How an ethnic Chinese teacher piqued Indian students' interest in lion dance and keeps it roaring

A handout photo. James Liao, centre, pictured with his students at the Lunar New Year celebrations in Kolkata’s Tangra Chinatown.
PHOTO: South China Morning Post

It was the evening of the second day of Lunar New Year , and at the only Chinese school in Kolkata, the sound of drumming filled the air. Soon, the heady beat was joined by crashing cymbals and a gong, as costumed performers leapt from pole to pole in a traditional Chinese lion dance .

Onlookers whooped and cheered as they watched the colourful spectacle, but after the 20-minute show at the Pei Mei Chinese high school was over, the man behind it all did not look entirely satisfied.

“We made some mistakes. We would have lost points if this was a competition,” said James Liao, the show’s director.

Liao, who was born and raised in Kolkata, runs a club that teaches lion dance and martial arts in the Indian city.

As one of the fewer than 4,000 or so Chinese-Indians thought to still live in India , the 50-year-old has worked to preserve his community’s traditions over the past 20 years – and now aims to pass them on to the next generation.

James Liao, centre, plays a Chinese drum as his students accompany him on the cymbals and a gong at a Lunar New Year celebration in Kolkata
PHOTO: South China Morning Post

Each year, Liao and his students perform a lion dance to bring the Lunar New Year celebrations in Tangra, one of Kolkata’s two Chinatowns, to a close.

The festivities were somewhat subdued this year because of the coronavirus pandemic, but about 300 people still showed up – many of whom filmed the dance for family or friends who now live overseas.

As many as 50,000 ethnic Chinese once called India home before the Sino-Indian war of 1962.

But in the decades since that brief conflict, the community has dwindled and Liao – who said he likes to think of lion dance as a sport rather than a cultural activity – now exclusively teaches Indian students, including two girls, who hail from as far afield as the states of West Bengal and Bihar.

Many of his students came to Liao after watching the videos he posts to YouTube, which show him practising martial arts such as wing chun and tai chi.

He is keen to teach children self defence, having been bullied himself as a teenager at a local English-language school, but also offers them complementary lion dance lessons, complete with instructions in the art’s “eight virtues” – including loyalty, integrity, bravery, honesty and teamwork.

James Liao's students perform a lion dance during Lunar New Year celebrations in Kolkata.
PHOTO: South China Morning Post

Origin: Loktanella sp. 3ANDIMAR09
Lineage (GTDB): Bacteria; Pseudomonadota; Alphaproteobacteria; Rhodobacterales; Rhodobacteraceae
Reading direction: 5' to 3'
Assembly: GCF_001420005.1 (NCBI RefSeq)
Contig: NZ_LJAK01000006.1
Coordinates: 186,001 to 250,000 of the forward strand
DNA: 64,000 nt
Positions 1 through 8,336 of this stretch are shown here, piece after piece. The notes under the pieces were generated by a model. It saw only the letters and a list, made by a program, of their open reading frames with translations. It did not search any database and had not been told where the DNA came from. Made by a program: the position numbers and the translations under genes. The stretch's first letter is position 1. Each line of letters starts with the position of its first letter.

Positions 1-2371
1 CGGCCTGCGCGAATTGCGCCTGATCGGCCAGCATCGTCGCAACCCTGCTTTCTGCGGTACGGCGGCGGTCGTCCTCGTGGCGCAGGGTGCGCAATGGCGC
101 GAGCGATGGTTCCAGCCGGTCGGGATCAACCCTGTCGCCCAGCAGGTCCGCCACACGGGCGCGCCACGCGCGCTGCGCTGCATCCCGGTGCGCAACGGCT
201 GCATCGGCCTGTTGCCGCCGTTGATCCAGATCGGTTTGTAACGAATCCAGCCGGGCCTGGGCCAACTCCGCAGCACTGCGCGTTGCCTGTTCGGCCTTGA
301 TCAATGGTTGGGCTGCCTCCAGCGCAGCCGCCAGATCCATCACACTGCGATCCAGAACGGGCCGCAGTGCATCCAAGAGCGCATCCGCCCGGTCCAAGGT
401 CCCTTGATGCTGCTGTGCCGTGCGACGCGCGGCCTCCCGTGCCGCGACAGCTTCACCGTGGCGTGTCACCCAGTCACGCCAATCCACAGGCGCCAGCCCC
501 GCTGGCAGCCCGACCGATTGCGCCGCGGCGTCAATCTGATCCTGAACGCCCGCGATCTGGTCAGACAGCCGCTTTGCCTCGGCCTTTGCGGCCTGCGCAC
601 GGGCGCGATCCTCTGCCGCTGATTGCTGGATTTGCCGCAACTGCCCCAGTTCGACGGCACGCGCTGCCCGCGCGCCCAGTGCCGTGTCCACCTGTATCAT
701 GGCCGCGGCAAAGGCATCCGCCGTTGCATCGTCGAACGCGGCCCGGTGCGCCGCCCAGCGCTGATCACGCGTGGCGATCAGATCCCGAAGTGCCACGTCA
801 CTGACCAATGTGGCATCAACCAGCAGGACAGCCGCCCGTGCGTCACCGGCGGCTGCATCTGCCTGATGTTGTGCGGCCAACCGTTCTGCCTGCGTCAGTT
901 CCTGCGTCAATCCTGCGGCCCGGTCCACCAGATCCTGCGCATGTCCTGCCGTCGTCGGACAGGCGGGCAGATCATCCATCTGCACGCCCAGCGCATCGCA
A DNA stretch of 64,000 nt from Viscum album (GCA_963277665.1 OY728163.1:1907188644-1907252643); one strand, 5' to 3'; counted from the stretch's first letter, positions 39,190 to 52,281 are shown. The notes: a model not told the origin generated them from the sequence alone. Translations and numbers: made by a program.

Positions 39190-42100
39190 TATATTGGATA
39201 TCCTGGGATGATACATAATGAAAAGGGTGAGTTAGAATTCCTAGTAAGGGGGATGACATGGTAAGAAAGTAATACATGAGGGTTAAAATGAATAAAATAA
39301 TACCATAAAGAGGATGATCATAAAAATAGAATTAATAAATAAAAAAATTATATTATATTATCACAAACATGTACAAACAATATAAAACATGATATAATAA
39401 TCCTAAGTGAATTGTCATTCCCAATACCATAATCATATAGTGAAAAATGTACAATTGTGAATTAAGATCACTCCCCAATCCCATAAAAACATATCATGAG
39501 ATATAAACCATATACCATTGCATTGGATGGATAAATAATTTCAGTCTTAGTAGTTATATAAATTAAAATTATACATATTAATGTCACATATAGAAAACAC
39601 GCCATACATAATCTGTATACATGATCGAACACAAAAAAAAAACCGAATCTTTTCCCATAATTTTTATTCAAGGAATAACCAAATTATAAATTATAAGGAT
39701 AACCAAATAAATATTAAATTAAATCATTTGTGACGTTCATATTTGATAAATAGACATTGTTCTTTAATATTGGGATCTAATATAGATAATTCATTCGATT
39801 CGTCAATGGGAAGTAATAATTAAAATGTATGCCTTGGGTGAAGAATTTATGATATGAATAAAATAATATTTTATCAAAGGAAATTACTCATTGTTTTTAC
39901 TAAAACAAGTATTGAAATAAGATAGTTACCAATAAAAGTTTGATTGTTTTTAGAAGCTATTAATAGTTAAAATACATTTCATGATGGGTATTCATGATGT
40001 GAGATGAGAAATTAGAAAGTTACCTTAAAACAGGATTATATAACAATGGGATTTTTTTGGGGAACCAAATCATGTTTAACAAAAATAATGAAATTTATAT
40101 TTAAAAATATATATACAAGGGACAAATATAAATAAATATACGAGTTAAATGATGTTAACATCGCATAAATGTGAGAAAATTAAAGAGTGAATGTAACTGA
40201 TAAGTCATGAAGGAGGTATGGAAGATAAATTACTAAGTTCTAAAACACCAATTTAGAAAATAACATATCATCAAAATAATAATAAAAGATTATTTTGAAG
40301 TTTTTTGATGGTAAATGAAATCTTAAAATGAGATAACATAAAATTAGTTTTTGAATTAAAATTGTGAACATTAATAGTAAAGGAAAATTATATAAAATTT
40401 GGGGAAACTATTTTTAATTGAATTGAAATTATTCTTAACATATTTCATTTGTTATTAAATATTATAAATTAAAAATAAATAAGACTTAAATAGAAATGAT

“I’ve been showing them how to follow these virtues as a guideline,” Liao said. “It’s not just about the show, the show will come and go, but their personalities have to be improved.”

Though Liao has long been a fan of lion dance – vividly remembering using a bucket as a makeshift lion’s head to imitate other dancers in his younger years – it was not until he came across the YouTube videos of Malaysia-based Xiao Feihong more than a decade ago that he really began to hone his skills.

Impressed by the quality of the choreography on display, Liao reached out to Xiao, who was so encouraged by the Kolkata native’s passion for lion dance that he agreed to take him on as an apprentice.

Over his two weeks of training, Liao learned all he could about the music, moves and “virtues” of lion dancing – taking the skills he picked up back to his home city.

Liao’s lion dance team are now regularly invited to perform at the opening of new Chinese restaurants in Kolkata and other major cities.

They have also been asked, somewhat surprisingly, to take to the stage at several Indian weddings – though for these, Liao changes the performance slightly to have scrolls come out of the lion’s mouth reading bainian haohe (a traditional Chinese wedding greeting, wishing the couple a long and happy life).

Despite the fact that many of his students – the oldest of whom has been with him for more than six years now – first came to Liao out of a desire to learn martial arts, he said they soon developed a passion for lion dancing, too.

The two disciplines, he said, “are actually connected. All the footwork, moves and styles of lion dance are connected to martial arts.”

Liao’s wish is that his students now take what he has taught them, and carry on lion dancing for many years to come.

“It doesn’t matter if you are Indian or Chinese,” he said, anyone can lion dance “as long as you maintain the quality and virtues”.

This article was first published in South China Morning Post.